A common practice and misconception is that Cleaning Mold with Bleach is a good idea and will get rid of your problem. All too often when talking with potential customers over the phone, they tell us that they tried to Kill mold with Bleach only for it to come back. This isn’t a coincidence, and hopefully after reading this article you will have a better understanding of why it doesn’t work and realize their are in fact better alternatives out there.
Bleach (Sodium Hypochlorite) is an extremely efficient chemical at killing bacteria. Many people swear by it and refuse to use anything else when it comes to cleaning. It is no surprise that these same people would turn to their beloved cleaner in hopes it will take care of their mold problem. For hard, porous surfaces like counter tops, tile, and metals bleach works wonders. Problem is that the mold that usually grows on those types of surfaces is of the non toxic variety and/or simply a bi-product of the much bigger issue that is going on within a property.
When it comes to cleaning non-porous surfaces like wood, drywall, and concrete bleach is NOT the answer. Mold’s hyphae structure actually grows into these building materials very much like a tree’s roots. Bleach’s structure prevents it from penetrating these cracks and crevices where the mold is deep rooted. The end result of trying to clean mold with bleach is getting a clean surface and a false sense that the problem is gone only for it to come back in full force over time. In fact, since most people use a solution/mix with water, using bleach can actually help the mold grow by supplying it the water it survives on.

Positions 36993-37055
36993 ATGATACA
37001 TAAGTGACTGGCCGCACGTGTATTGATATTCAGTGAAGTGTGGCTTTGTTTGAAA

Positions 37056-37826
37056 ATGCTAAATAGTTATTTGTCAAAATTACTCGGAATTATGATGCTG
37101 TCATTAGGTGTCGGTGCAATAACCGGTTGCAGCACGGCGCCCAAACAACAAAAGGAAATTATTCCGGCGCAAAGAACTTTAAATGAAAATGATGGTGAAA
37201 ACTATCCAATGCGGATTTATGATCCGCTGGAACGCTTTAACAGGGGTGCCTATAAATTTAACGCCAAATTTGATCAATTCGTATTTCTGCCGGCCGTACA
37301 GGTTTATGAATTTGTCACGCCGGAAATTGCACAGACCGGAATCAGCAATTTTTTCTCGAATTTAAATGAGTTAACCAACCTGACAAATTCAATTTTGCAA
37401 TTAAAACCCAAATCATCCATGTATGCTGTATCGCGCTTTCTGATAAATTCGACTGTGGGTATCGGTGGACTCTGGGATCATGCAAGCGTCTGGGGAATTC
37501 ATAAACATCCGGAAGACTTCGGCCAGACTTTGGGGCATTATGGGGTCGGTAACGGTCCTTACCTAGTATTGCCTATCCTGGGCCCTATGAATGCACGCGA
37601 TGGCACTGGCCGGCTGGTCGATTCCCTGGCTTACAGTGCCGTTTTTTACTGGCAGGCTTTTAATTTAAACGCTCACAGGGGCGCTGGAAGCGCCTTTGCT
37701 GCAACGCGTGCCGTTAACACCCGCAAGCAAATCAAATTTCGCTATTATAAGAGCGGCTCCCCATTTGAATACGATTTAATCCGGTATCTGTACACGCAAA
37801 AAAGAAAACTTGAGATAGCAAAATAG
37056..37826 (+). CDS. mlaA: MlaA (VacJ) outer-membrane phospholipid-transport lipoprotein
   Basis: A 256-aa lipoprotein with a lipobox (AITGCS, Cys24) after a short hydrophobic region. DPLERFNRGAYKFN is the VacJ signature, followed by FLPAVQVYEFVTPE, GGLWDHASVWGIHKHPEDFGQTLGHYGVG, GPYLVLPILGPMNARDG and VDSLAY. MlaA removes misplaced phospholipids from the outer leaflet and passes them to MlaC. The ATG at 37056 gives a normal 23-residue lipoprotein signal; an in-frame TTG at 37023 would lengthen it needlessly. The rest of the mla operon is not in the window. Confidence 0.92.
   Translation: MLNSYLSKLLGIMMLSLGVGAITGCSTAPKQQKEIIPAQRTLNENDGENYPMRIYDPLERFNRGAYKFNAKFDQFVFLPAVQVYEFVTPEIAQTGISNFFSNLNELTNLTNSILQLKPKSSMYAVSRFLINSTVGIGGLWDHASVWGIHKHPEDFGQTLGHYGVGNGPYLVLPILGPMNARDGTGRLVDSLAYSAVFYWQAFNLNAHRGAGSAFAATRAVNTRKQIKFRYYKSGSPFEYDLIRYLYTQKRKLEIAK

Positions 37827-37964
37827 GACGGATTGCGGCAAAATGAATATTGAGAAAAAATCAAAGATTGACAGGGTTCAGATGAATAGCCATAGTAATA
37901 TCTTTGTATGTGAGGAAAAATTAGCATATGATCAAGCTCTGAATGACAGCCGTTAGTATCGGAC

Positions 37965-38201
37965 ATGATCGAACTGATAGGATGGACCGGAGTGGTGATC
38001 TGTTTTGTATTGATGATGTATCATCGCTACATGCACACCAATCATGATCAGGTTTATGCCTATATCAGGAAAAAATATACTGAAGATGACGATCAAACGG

Another problem that bleach presents is the possible destructiveness it presents to not only the surface you are putting it on, but also the person using it as a cleaning product. Anyone who has used bleach before can attest to its extremely pungent odor. The vapors it releases can be very harsh/irritating on a person’s skin, eyes, and lungs; this is especially true if it is mixed with other chemicals like ammonia to increase its effectiveness. You run the risk of damaging the structural integrity of material like sheetrock and wood.
So what is a better solution for cleaning mold? Well if the mold is on a non-porous surface, we recommend cleaning mold with Vinegar. We also inform people about Biocide and Anti-Microbial Products for cleaning both porous and non-porous surfaces. If you are unsure of where your problem is coming from or how it should be cleaned, a mold inspection may be needed. The experts at MI&T can both answer any questions you have about mold, but also determine what needs to be done via testing. Give us a call at 855-600-6653 for more information, we serve all of the following metro areas. Last updated: August 21, 2013 at 22:19 pm